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BabylonCpp - A port of Babylon.js to C++


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Hi Babylon.js community,

It is my pleasure to announce BabylonCpp, a port of Babylon.js to C++, facilitating the creation of lightweight, cross-platform 3D games and applications with native performance. This port is a manual translation from the thousands and thousands of lines of Babylon.js TypeScript code into C/C++.

Some history
In 2015, I was looking for an interesting pet project. Due to my interest in 3D and modern C++, I stumbled upon Babylon 3D (C#/native port). I used this project as a starting point for mine and started updating the code with the latest code of Babylon.js. In beginning of 2017 - after a long time of porting, frustration and testing - I decided to publish the code on GitHub. Since then I kept updating the code and adding examples on daily basis.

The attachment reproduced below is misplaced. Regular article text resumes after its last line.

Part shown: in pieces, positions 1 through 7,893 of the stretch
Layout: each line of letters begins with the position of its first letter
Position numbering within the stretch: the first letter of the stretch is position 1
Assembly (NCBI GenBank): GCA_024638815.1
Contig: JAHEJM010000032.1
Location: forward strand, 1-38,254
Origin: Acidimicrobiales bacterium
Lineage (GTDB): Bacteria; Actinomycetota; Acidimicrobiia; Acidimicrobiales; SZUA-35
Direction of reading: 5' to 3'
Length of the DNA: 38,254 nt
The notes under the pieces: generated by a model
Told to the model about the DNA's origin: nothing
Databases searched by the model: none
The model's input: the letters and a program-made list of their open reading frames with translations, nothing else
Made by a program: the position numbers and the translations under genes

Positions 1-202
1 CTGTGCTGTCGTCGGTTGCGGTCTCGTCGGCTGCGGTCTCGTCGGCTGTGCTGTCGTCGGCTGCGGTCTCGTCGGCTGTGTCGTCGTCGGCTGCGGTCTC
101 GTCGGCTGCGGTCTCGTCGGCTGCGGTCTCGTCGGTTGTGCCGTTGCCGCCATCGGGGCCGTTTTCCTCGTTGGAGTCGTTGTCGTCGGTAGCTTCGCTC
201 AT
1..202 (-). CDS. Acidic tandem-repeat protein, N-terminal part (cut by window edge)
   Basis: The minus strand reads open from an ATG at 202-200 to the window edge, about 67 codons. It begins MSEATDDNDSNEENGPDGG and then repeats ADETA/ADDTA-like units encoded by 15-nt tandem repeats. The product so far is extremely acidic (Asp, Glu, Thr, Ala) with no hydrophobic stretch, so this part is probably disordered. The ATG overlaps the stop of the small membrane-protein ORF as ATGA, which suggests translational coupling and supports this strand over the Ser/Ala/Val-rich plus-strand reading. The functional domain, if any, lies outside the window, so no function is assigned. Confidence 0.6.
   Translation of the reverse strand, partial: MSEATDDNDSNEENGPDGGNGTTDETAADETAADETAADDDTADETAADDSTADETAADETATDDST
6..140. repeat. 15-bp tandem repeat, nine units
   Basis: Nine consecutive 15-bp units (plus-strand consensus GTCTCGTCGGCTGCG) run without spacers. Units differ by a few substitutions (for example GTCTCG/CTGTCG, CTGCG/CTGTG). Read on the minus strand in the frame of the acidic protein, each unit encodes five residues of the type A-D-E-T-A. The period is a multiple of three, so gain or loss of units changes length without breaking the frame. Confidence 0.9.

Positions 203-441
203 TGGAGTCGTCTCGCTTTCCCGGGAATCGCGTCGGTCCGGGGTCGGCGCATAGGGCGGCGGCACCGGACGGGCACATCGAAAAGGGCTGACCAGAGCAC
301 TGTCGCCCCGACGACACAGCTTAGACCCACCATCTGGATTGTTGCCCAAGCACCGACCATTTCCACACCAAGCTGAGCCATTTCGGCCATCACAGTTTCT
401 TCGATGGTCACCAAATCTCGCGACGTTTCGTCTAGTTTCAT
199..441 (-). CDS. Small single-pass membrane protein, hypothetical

The Good
TypeScript makes it really easy to port to C/C++ compared to JavaScript. For most parts, it is basically copying the code, updating to the proper syntax and updating the header.

To get a good overview of the current state of the project I refer to the screenshots on the samples page. Not really a surprise, but if you look at the samples code you will see that the API looks very similar to the one of Babylon.js. Not all functionality is supported yet, but this a work in progress.

I am really pleased with the performance of Babylon.js and the speedup of BabylonCpp. I am aware that I am comparing apples and oranges but I can give you some numbers. On my Intel NUC NUC7i5BNHX1 (Intel Iris Plus Graphics 640 GPU) I am getting the following numbers for the relatively simple Grid material example for a resolution 1680x1050 on Fedora 28: